The team’s work includes codifying insights from surveys and household smart meters to identify ways to reduce energy-related costs and improve household comfort. They share these insights and suggestions with the community partners, who engage in informed conversations that lead to personalized recommendations for each resident.
For instance, much of what contributes to high energy costs is old, power hungry, inefficient technology. The data provided in this study can help inform customers which of their appliances are consuming the most energy and offer suggestions for the best interventions.
“Working with the non-profit Friends of Parkside, we’ve helped facilitate the installation of energy conserving measures, including smart thermostats, refrigerators, and LED lighting, to residents of this multifamily community,” Miller said. “We have also conducted energy efficiency workshops and have plans to distribute other resources to lessen this community’s energy burden.”
In addition, the students have had to adapt to a variety of challenges, including the pandemic, which has affected recruiting efforts and delayed project goals. When DTE updated its default electricity rate, the students were tasked with generating entirely new educational materials and messaging about how the rate change will affect each participant’s bills.
“The students are doing a fantastic job working directly with the community to ensure their research is addressing community priorities and needs,” said Prof. Johanna Mathieu, the project Principal Investigator.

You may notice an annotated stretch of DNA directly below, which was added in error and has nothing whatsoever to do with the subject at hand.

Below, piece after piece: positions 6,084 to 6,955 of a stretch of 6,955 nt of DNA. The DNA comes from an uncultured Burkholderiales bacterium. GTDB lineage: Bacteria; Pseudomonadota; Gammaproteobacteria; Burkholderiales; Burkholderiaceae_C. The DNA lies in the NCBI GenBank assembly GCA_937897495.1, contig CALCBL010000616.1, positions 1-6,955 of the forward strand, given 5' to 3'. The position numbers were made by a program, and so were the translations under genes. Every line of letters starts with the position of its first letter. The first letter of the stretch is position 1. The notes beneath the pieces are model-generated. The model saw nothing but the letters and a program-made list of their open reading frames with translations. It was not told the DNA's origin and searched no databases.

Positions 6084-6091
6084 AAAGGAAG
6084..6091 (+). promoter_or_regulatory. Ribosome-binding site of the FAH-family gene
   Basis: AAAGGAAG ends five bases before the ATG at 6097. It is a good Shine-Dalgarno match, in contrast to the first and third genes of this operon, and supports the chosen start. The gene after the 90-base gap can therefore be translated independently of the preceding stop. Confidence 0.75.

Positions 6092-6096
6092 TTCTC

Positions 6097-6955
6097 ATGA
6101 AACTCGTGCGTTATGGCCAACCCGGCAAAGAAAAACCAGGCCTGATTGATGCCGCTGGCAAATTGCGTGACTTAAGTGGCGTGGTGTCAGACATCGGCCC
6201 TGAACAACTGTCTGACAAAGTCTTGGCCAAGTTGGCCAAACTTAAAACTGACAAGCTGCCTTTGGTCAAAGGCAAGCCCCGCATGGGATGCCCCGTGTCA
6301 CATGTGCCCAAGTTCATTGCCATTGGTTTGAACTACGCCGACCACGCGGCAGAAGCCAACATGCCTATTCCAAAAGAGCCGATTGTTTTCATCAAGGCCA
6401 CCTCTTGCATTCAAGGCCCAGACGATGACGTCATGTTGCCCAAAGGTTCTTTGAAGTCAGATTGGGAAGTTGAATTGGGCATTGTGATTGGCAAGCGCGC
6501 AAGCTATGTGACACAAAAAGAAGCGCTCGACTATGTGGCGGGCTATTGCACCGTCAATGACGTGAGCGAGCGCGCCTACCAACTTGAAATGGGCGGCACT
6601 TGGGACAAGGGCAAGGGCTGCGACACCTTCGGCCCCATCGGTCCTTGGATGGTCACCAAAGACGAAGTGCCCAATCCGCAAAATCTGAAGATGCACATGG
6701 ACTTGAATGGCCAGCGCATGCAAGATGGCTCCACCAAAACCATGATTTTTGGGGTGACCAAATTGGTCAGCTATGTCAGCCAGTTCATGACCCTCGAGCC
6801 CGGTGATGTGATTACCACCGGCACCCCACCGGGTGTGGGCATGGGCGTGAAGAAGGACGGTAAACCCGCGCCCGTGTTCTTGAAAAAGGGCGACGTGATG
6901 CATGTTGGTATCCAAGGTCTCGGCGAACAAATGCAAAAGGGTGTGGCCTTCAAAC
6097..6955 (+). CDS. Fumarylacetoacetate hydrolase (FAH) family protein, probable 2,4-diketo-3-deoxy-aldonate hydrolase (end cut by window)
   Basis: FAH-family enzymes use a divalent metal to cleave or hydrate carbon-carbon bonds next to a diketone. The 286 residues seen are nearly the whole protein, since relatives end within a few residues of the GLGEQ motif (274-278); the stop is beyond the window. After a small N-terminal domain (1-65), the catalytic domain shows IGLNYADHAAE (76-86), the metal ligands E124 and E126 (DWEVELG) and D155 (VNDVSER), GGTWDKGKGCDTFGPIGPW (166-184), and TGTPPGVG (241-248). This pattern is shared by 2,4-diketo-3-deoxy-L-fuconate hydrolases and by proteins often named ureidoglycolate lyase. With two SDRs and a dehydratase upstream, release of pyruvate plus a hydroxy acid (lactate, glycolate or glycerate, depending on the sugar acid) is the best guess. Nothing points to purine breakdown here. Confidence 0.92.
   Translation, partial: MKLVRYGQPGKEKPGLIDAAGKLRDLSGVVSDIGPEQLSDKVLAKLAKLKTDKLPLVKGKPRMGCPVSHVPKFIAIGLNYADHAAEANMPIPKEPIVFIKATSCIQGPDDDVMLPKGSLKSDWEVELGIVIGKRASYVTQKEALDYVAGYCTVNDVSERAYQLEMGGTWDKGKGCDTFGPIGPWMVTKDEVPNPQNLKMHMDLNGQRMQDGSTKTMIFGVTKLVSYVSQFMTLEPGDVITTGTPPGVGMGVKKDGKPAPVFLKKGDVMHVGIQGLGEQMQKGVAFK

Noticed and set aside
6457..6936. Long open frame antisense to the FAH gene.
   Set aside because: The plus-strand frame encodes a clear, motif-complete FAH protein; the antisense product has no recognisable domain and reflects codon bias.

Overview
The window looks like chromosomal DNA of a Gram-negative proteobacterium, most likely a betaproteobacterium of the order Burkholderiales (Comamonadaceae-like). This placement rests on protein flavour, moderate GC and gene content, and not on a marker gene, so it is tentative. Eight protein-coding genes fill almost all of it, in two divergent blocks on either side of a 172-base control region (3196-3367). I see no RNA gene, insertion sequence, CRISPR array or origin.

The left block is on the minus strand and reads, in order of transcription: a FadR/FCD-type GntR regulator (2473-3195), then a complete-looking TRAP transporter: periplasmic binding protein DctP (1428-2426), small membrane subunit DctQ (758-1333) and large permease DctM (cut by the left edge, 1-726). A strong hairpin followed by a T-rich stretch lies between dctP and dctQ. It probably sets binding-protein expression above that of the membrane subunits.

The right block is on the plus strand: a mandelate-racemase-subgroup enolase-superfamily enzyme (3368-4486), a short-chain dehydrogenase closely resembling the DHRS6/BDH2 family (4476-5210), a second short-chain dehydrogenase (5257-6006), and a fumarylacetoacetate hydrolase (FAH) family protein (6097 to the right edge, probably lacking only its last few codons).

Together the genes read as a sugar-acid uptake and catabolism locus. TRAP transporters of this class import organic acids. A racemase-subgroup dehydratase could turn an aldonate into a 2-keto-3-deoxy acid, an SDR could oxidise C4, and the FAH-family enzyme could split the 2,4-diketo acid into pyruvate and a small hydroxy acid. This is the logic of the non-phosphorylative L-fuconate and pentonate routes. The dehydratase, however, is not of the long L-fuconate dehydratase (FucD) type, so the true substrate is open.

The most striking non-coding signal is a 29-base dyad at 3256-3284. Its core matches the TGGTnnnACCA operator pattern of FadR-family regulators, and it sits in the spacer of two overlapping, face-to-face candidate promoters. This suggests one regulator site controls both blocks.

According to Mathieu, the potential impact of this project and the specific work done by Brooks, Farrell, and Miller, will include:
- Building a relationship of trust and research co-design with communities in Detroit
- Reducing energy burdens for study participants
- Developing data-driven tools that could be used in other studies/implementations to help low-to-moderate income families reduce energy burden
- Generating scientific results on best practices for engaging communities to reduce energy burdens
- Fostering a culture of interdisciplinary work at U-M
- Contributing to anti-racism research at U-M
In addition to Mathieu, the project is co-led by Prof. Marie O’Neill of the School of Public Health, Research Assistant Prof. Carina Gronlund of the Institute for Social Research, and SEAS faculty Shelie Miller, the Jonathan W. Bulkley Collegiate Professor of Sustainable Systems and U-M Distinguished Faculty Fellow in Sustainability, and Prof. Tony Reames. Reames is currently serving as Deputy Director for Energy Justice at the U.S. Department of Energy where he leads the Office of Energy Justice Policy and Analysis in the Office of Economic Impact and Diversity. Mathieu advises Brooks and Farrell, and Reames and S. Miller co-advise M. Miller.
The project is funded by a $2.1 million grant from the U.S. National Science Foundation’s Smart and Connected Communities program. 30% of the funding goes to U-M’s community partners in Detroit: Jefferson East Inc., Friends of Parkside, Southwest Detroit Environmental Vision, and EcoWorks. DTE Energy is also a collaborator.